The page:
FORTUNE – The folks behind Cartoon Network’s Robot Chicken care, deeply, about what happens to a Miley Cyrus doll. To make it onto the show, that doll must have started as a writer’s brainchild, survived the pitch process, and undergone hours of arduous stop-motion animation. When an animated Miley Cyrus doll gets hauled around, Weekend at Bernie’s-style, by other pop culture characters in miniature, what seems like a series of silly, possibly sick jokes is the result of specific creative choices and strict management.
Robot Chicken, which aired its sixth season in September as part of Cartoon Network’s Adult Swim lineup, recently found a new home — Seth Green and Matt Senreich’s original production company Stoopid Monkey, LLC merged this year with John Harvatine IV and Eric Towner’s Buddy Systems Studios to form the current hybrid incarnation: Stoopid Buddy Stoodios.
Robot Chicken co-creator Green and executive producer Harvatine recently spoke with Fortune about leadership, the trials of explaining Robot Chicken to Harrison Ford’s agent, and why the company has an RV for a conference room.
What was the goal with this merger?
Seth Green: We wanted to make a place that had a positive vibe and a strong culture of collaboration because we felt like that would empower the artists that we work with the best way.
John Harvatine IV: We have a Winnebago that is kind of part of our theme, and it’s one of our conference rooms.
The Winnebago is the conference room?
SG: Well, the Winnebago is sort of the de facto conference room. Buddy Systems Studios used to have a Winnebago that was their main offices and when we formed this studio, we brought it inside and converted it into a conference room
JH: Not only is it our conference room, but around there, we made a campsite environment. It’s got fake grass and picnic tables, right where our stages are. So when the animators are doing their thing, they hear the quiet sounds of mosquitoes and woodland creatures. That’s kind of our environment.
SG: But that’s something important to say — around that campground, we have a weekly social gathering for everyone that works in the studio. People eat and drink together and everybody celebrates their Friday.
That sounds like fun.
SG: You’d be surprised how fun work can be when you’re actually doing something that you like and you’re encouraged to have a personal stake in it, not just be working for someone else’s success.
Our company logo is people high fiving. That should tell you a lot about the way we like to do business. But our bottom line says more — everything we turned in this year was on time and budget.
Meeting deadlines and making budgets is impressive. Isn’t stop-motion animation a painstaking process?
SG: It’s the most arduous task of animation possible, the most time-consuming and exhausting thing you could possibly…
JH: There are no shortcuts with it, yeah.
So why use it?
SG: It’s what the series needed, for Robot Chicken, at least, you couldn’t make a show like that through any other means.
JH: It’s the ultimate kid’s fantasy, it’s like when you were a kid and you were playing with your toys, you imagine them doing these crazy things. The great thing about Robot Chicken is we’re able to put it on the screen.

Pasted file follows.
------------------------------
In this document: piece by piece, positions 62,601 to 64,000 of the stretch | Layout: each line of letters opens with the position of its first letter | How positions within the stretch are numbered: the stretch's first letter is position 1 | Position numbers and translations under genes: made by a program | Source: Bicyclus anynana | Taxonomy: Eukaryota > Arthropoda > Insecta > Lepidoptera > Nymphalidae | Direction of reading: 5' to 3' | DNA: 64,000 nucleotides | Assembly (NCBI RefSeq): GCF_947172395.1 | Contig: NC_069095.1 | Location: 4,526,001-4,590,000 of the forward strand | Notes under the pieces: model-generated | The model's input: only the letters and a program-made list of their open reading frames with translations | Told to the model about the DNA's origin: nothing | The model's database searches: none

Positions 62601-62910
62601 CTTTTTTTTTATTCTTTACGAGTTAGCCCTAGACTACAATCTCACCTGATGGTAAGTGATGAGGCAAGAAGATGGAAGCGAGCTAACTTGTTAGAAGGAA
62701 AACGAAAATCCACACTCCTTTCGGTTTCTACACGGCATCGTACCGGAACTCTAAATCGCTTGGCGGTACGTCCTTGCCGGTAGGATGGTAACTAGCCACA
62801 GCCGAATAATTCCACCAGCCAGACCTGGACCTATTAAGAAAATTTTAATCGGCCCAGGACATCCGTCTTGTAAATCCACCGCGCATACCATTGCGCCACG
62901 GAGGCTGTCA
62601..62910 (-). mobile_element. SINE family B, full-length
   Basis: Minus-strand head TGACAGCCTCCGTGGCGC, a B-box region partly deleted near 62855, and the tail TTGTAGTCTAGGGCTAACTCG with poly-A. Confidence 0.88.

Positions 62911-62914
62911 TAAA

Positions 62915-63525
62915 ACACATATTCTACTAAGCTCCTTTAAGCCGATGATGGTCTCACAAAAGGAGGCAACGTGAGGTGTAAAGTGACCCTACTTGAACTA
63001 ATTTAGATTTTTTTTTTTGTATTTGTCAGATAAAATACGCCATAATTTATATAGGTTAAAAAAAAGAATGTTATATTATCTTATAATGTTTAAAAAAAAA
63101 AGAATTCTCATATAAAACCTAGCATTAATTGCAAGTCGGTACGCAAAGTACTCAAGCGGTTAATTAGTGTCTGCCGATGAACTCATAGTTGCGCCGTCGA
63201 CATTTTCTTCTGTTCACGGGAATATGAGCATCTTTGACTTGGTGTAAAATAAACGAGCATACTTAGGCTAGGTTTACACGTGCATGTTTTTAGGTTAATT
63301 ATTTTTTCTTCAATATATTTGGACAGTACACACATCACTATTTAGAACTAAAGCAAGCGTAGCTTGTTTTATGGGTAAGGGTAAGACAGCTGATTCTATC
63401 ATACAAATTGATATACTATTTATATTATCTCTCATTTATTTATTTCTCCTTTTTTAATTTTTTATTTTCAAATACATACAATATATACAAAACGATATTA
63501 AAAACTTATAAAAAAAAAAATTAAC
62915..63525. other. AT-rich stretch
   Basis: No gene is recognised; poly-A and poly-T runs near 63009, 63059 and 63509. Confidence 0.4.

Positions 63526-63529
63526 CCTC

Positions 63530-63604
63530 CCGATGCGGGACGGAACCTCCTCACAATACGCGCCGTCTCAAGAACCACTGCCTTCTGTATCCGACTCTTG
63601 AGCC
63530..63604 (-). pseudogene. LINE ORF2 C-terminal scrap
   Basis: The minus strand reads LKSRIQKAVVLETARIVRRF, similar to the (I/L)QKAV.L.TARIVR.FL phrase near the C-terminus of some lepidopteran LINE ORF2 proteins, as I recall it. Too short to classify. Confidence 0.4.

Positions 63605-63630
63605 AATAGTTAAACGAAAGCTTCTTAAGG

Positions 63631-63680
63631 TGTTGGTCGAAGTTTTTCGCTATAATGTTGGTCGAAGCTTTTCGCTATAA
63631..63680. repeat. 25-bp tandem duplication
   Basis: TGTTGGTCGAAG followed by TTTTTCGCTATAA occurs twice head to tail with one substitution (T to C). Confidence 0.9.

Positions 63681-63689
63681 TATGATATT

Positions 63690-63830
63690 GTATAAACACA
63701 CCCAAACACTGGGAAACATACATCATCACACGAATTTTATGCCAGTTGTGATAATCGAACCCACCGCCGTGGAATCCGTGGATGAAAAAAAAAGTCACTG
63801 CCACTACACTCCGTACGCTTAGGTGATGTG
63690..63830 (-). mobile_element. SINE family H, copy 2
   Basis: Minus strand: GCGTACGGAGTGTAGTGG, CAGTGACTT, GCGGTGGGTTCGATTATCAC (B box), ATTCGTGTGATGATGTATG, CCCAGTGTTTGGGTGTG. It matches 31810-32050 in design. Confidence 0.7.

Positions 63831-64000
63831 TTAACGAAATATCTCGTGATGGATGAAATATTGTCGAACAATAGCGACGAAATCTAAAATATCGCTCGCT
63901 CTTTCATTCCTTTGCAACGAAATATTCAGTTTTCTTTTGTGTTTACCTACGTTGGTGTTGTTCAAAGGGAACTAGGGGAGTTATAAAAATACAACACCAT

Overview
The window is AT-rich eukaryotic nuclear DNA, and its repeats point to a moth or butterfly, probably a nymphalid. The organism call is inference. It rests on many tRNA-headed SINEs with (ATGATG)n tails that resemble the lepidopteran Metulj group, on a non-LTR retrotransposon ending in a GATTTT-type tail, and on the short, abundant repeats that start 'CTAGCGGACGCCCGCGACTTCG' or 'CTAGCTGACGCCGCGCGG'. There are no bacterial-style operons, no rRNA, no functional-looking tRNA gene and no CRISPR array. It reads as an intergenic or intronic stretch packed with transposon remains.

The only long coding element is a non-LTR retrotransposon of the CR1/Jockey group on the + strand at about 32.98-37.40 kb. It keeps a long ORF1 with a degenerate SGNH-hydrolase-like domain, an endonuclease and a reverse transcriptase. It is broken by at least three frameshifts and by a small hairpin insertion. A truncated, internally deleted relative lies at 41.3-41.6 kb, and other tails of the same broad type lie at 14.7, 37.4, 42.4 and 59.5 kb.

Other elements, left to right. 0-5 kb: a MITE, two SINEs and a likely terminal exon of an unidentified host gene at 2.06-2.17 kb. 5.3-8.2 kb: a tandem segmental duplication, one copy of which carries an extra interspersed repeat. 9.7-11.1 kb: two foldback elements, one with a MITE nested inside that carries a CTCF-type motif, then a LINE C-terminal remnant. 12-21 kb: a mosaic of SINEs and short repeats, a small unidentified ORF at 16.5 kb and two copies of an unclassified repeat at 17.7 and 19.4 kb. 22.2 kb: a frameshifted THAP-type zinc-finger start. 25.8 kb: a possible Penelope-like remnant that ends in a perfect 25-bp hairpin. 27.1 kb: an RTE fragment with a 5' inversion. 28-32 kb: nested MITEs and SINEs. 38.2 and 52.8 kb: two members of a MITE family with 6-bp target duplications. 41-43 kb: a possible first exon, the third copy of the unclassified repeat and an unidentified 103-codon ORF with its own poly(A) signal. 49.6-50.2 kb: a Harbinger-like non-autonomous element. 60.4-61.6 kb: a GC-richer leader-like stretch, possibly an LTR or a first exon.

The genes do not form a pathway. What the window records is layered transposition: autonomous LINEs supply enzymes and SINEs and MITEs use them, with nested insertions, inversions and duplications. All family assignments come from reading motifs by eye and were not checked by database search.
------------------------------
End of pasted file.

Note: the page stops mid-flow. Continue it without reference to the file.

I think there’s something kind of cute and hand-made about it. The show almost feels like it was made in someone’s garage. The production value is really high, but it also feels very approachable. And I think a lot of people can respond to that.
How did you know they would? How did you explain your ideas in the beginning?
SG: I mean, when we first started the show, no one had any idea what the fuck we were talking about. And this is a pretty insane thing to pitch to professional people.
There was a moment where I reached out to Harrison Ford, and I not only had to explain to his agent what our stop-motion animated comedy sketch was, but I had to explain what the Cartoon Network was. She was like, “I have never in all of my career representing international movie star Harrison Ford, ever had to understand the concept of Cartoon Network.”
Did Ford’s agent sign him up for the show?
SG: Naw, she passed. I’ve had that conversation with a lot of people. It became a little bit easier once we had something as an example. We’ve been doing this a while now and it gives us a little bit more caché.
How do you decide which sketches will work?
SG: We have a crack team of scientists analyzing tons of metadata and marketplace research, and from that we’ve yielded these results.
JH: Yeah, that’s where all the money goes.
SG: And that’s why, in the skit, Skeletor and Beastman are babies.
SG: No, there’s a voting process. Over the course of meetings, writers will pitch hundreds of ideas, maybe 10 of which will get in. So for the writers themselves, it’s pretty exhausting.
Does every writer get a vote?
JH: We’re not that fair, it’s worse than that.
SG: Every writer can … present influence.
JH: That’s funny.
SG: But it’s still just the four of us that vote: me, Matt [Senreich], Tom [Root], and Doug [Goldstein]. And that came from the original writing pool — we just kept that system in place. It’s been hotly contested. The only reason we’ve kept it that way is for sheer order.
It seems like the system is working. What’s your secret?
SG: I don’t think there’s a code to crack or a science behind it. The chemical mixture is the right people for a job all giving a shit about doing it together. You follow that formula and you will win every time.